CBC Sitcom Plays Foreign Terror Threats For Laughs

Public broadcast to air homegrown spy-fi comedy that spoofs TV's secret agent genre.

TORONTO -- Most Canadians know their little-known spy agency is a joke, so the Canadian Broadcasting Corp. (CBC) isn’t letting that go to waste. 

The public broadcaster is set to debut in early JanuaryInSecurity, a spy-fi sitcom about bungling Canadian secret agents trying to liquidate terrorists from Ottawa as part the fictional National Intelligence and Security Agency (NISA).

“It’s a bit of a comic book world we’re trying to create,” InSecurity showrunner Kevin White said of Canada’s version of Fox’s 24, only with laughs. 

“Canada can save the world, with permission to screw up on our own. No parents are watching,” he added.

The homegrown comedy is loosely based on the Canadian Security Intelligence Service, Canada’s spycatchers, and is largely taxpayer financed, with coin coming from the CBC, Canada’s public broadcaster, public subsidies and provincial tax credits.

That’s like the U.S. government paying to produce and air an action comedy that mocks Homeland Security, the CIA or other agencies fending off security threats.

The way White tells it, Canada is not the United States or Britain, and Canadians, living on the margin of world affairs, need a laugh or two as the war on terror plods on.

“Terrorism and threats on our security and safety can be tiring and scary, and we wanted to look at the lighter side,” he explained.

White does more than number spies among his friends. His mother was a long-time spy with the Canadian Security Establishment, Canada’s intelligence gathering agency, at the height of the Cold War.

That said, he insists InSecurity is an equal-opportunity spoofer, and CIA agents come in for some ribbing in one episode.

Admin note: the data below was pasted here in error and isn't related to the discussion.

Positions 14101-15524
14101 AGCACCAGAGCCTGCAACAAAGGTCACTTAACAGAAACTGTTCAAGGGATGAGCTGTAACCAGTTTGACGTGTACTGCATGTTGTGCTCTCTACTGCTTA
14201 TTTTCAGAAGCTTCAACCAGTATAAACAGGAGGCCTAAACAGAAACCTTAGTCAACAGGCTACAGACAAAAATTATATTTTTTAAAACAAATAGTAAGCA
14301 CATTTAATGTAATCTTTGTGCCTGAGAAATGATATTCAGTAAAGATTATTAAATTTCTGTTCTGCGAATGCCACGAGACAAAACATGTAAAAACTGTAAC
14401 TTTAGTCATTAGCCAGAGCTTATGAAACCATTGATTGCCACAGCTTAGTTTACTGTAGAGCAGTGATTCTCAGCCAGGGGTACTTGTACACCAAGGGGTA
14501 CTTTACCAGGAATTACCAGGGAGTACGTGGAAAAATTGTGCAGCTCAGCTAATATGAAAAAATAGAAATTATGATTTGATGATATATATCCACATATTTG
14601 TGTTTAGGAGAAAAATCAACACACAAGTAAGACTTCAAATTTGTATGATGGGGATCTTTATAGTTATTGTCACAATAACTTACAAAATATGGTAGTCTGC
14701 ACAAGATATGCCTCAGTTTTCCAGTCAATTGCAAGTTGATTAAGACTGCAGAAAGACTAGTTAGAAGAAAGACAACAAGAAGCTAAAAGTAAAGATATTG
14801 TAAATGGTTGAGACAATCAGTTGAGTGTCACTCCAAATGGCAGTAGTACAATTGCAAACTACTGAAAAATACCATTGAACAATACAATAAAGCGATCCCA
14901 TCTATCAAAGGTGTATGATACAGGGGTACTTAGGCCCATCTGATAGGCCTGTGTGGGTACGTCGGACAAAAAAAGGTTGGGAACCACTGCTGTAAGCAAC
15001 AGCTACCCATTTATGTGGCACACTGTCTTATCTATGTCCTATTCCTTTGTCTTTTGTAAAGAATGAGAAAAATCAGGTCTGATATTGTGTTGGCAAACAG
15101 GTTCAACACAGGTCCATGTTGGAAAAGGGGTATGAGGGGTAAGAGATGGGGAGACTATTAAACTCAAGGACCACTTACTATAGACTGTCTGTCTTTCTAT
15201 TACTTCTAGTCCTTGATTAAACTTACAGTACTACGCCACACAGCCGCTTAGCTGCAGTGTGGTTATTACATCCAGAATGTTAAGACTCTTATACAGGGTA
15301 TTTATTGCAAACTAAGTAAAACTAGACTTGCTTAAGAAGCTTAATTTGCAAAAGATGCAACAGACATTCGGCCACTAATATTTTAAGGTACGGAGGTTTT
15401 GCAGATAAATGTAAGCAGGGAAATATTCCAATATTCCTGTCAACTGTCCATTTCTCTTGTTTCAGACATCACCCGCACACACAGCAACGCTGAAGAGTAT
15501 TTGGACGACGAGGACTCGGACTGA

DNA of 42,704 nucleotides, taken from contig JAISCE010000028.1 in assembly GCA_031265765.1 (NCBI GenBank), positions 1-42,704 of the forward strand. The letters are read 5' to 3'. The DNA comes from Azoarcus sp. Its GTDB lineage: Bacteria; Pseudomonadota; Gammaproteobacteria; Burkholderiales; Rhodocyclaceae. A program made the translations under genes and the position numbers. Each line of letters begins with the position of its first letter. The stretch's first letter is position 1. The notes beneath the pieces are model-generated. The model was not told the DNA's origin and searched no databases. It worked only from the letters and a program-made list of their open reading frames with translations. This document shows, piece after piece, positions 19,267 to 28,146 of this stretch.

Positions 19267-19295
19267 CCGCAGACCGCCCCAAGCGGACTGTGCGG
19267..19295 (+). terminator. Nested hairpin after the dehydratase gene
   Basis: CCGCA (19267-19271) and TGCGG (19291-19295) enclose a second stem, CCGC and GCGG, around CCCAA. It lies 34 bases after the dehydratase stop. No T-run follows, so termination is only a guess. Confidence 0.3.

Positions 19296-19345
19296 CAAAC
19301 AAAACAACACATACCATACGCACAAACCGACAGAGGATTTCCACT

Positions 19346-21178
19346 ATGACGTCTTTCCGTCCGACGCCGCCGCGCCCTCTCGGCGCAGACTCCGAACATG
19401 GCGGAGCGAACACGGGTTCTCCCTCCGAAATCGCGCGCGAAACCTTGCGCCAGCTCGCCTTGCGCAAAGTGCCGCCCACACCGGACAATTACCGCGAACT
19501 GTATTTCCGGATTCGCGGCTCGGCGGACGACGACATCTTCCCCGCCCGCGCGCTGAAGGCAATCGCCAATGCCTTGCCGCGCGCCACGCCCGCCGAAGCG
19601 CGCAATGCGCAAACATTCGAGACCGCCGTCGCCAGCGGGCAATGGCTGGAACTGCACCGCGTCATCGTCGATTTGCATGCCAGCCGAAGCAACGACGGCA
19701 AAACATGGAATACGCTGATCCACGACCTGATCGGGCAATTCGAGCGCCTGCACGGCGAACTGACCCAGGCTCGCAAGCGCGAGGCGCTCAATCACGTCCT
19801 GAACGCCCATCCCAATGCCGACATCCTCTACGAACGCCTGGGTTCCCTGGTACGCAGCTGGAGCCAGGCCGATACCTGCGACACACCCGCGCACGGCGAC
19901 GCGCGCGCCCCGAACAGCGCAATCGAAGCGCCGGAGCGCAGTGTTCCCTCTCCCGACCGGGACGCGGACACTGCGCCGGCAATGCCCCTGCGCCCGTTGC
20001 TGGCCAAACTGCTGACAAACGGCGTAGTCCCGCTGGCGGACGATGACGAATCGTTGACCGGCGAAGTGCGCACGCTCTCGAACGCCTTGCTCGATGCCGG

“They’re (CIA) are suspicious of the Canadians. They’re not sure that the Canadians can get the job done, which doesn’t seem appropriate to me,” White insisted.

That should have the U.S. Embassy in Ottawa cueing the TIVO after recent Wikileaks U.S. cable revelations pointed to American diplomats complaining about unkindly depictions of U.S. border agents in CBC primetime series like The Border, an action drama about an elite Toronto immigration and customs tactical team butting heads with U.S. Homeland Security agents.

“I always thought The Border should be a comedy, so that’s what we’re trying to do here,” White said.

While InSecurity does play the spy game for laughs, White admits the homegrown sitcom also satirizes Canada’s long-standing inferiority complex when it comes to its standing in the world.

“This show works from a position that we (Canada) may be number two or three or eight, but we mean well and at the end of the day this group (NISA) has everyone’s back,” he explained.

InSecurity, created and executive produced by Kevin White, Virginia Thompson and Robert de Lint, is to bow on the CBC from Jan. 4.

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